By Mabel Suen
By Kris Wernowsky
By Daniel Hill
By Allison Babka
By Joseph Hess
By Allison Babka
By Joseph Hess
By Daniel Hill
How did we get here from there? How did we move from banging on hollow logs, plucking strings and grunting in caves to sitting in a concert hall, legs crossed, hands clasped on laps or chins resting on fingers, brows furrowed, listening to waves of static, wallowing cellos, freakazoid plucking and computer-generated pitter-patter? How to follow the rope that leads back from the structure to the dirt, from jerky nonlinear head music to rudimentary rhythm grunts? How did some music hop the elevator up from the pelvis and get off at the brain, never to return to the depths below?
With hard work, that's how. With sweat, brain-flexing and an extra helping of broccoli at dinner; overtime spent in the wee, wee hours with the quill linked to the melody meandering in the mind, or in the wood shop, channeling the first piano; with hope and synapse lapses and electricity, with absinthe and a shitload of money -- or flat broke, with a cigar box attached to a wooden pole strung with wire and some bootleg whisky. With a clown on a unicycle playing an accordion and Harpo in front of the monstrous stringed triangular thing making funny pretty music. With Pharaoh humming, "The Creator has a master plan!" With four minutes and thirty-three seconds of silence, with hallowed 4 a.m. halls filled with groggy, chanting monks; with a throaty, seductive whisper -- "Happy birthday ... Mr. President" -- into a rotary phone. With a beatbox. One huge wash of noise: History sweeps from here to there.
Zeena Parkins' history-sweep seems nearly as grand: She sprouted in Detroit with music in her head, which she translated first onto the piano. In high school, says Parkins from her home in Calgary, Alberta, "they thought it was very important to socialize the pianists, who were left alone practicing by themselves all the time. So my instrument was harp." Under the tutelage of an adventurous teacher, she learned the rudiments of the wonderfully impractical instrument. She hit the Bard College music program, and from there, in the late '70s, joined a circus, where she was, among other things, a dancing bear and an accordionist.
It was at this circus, which was touring Europe with a punk band, that she met one Chris Cutler, fresh from his stints with the legendary Brit art-rockers Henry Cow and the Art Bears. Cutler, she says, was interested in working with the harp. And although Parkins didn't own one, she stepped up and volunteered. "This is how I, all of the sudden, get connected to this whole music world," she says. In '84, she returned to the States and took up residence with a bunch of outsider jazz-skronk experimentalists, the kingpin of whom was Webster University alum John Zorn. The Knitting Factory opened around the same time, and, seemingly overnight, an oddball collective of instrumentalists merged jazz, rock, the avant-garde, classical and whatnot and created a new downtown-New York sound.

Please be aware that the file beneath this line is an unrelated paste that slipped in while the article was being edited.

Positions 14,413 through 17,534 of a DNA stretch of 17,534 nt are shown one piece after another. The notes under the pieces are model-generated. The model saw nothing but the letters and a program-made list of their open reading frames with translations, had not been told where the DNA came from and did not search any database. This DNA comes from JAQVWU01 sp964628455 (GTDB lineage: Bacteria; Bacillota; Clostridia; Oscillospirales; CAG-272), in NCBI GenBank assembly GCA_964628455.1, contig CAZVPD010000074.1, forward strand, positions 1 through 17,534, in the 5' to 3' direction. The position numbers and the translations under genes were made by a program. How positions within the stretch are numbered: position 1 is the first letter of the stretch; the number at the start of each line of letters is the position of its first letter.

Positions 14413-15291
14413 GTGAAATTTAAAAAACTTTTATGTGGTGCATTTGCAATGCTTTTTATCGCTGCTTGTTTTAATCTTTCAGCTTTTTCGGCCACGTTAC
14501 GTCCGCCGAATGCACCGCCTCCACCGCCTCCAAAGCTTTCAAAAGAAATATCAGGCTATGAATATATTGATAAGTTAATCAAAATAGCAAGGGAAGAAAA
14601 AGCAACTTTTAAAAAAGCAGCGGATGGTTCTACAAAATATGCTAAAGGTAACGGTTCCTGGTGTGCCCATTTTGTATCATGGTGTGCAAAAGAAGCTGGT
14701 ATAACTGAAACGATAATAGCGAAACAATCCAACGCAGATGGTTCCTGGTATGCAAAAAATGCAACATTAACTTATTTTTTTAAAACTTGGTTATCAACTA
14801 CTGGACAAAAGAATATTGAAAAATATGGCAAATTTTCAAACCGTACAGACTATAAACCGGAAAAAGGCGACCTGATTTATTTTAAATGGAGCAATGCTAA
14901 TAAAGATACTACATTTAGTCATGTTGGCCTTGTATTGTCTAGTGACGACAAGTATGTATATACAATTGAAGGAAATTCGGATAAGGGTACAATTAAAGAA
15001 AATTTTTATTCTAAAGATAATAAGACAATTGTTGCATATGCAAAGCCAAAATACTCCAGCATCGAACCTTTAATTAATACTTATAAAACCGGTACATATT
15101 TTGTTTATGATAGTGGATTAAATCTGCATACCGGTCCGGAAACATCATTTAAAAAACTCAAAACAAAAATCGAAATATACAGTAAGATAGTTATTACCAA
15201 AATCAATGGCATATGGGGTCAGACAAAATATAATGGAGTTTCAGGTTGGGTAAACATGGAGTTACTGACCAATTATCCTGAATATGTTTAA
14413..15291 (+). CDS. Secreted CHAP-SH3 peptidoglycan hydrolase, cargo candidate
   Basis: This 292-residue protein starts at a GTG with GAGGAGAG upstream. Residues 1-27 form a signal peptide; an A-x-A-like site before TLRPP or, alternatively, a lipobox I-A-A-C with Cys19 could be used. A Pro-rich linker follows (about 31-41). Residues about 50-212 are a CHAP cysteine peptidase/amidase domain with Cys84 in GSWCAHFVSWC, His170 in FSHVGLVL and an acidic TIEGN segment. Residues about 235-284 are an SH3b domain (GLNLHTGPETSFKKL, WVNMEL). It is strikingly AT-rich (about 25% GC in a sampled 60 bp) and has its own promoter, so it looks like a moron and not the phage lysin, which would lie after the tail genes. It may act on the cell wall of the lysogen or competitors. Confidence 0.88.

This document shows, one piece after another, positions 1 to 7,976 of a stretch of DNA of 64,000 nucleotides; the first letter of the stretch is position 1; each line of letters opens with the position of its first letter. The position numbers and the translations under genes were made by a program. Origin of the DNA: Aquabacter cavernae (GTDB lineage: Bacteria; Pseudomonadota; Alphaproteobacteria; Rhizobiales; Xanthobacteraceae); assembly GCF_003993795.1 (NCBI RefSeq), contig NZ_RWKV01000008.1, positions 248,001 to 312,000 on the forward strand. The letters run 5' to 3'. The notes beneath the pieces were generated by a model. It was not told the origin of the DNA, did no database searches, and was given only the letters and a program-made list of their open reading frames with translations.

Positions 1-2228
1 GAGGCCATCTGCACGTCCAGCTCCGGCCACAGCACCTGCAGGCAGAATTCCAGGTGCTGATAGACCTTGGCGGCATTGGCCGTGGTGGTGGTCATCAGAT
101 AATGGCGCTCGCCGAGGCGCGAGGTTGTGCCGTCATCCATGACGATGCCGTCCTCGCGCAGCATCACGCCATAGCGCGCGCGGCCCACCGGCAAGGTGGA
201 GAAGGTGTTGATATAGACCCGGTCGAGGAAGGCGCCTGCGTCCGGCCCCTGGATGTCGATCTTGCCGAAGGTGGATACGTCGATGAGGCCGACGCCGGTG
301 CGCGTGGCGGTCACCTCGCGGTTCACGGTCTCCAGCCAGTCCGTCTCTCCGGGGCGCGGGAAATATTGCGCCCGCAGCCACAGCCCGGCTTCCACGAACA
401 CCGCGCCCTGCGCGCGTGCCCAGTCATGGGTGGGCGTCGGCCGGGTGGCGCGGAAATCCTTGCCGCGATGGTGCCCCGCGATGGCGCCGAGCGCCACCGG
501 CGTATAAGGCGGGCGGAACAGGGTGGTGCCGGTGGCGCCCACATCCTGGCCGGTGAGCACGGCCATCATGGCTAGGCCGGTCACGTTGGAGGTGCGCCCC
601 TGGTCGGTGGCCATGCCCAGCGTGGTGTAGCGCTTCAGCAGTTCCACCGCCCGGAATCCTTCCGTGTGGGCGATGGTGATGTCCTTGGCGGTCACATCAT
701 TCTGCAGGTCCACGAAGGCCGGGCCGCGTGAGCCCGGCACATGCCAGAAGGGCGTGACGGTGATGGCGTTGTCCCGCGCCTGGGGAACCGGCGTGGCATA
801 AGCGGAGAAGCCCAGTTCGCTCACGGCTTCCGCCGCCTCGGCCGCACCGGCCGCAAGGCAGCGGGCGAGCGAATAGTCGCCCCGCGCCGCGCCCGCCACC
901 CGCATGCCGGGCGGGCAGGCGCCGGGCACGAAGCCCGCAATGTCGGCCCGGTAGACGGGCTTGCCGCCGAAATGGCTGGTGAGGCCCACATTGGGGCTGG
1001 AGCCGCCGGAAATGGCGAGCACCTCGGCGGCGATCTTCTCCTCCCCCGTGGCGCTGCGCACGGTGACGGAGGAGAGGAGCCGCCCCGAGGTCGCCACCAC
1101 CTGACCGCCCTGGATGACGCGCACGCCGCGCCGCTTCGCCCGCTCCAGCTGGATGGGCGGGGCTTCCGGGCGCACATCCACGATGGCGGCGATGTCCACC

Parkins' many impressive collaborations include stints with Zorn's Cobra project (she appeared in the early-'90s Cobra performance at Wash. U.'s Steinberg Auditorium), Lee Ranaldo (Sonic Youth), Yoko Ono, Marc Ribot, the entire Knitting Factory roster, Courtney Love's Hole (she was onstage during the band's MTV Unplugged gig), Thurston Moore (Sonic Youth), turntable artists Christian Marclay and David Shea, the amazing electric jazz guitarist Sonny Sharrock and a brilliant cellist, the late Tom Cora.
And there's Björk.
Parkins creates music that draws from sounds and ideas that stretch way back; you simultaneously hear caves, churches and recital halls in her music (though seldom the streets, or the funk). During a conversation, she'll offhandedly refer to the music she makes as "such an unusual kind of music," which means: It doesn't have a good beat, and you can't (really) dance to it. A sample will give way to feedback, which runs smack-dab into a wall of percussion. It's an odd and beautiful music, created for her hand-built electric harp, a fraction of the size of the standard acoustic one. The electric harp took the place of an acoustic model because in New York City, there was a problem.
"You would rarely even hear me," she says. "I'd be playing my fingers to the bone. It's a soft instrument, and there were a lot of great things I was learning to do with it as I started to work on extended techniques." She stuck some pick-ups on the harp, but the sound was thin and tinny, so she found an instrument builder who could make an electric harp. It is, she says, "as different as an electric guitar is from an acoustic guitar. I needed something that I could call a harp but that's an electric instrument."
The result so far is ten solo albums, the meat of which is a trilogy of recordings with her group the Gangster Band: Isabelle, Mouth = Maul = Betrayer and Pan-Acousticon. Using electronic and acoustic percussion, piano, strings, metal springs, guitars and samples, Parkins and her band mine the history of sound and create what seem to be invisible soundtracks to unmade movies. Over the course of the first few minutes of Isabelle, a mournful string-and-piano ballad gives way to a sample of an alien chant, which gradually fades into a faraway ritualistic drum beat, which moves into a stutter-step piano/cello/violin breakdown, like a muffled, contained version of Bernard Herrmann's shower-scene music from Psycho. There's both divine beauty and unbearable tension.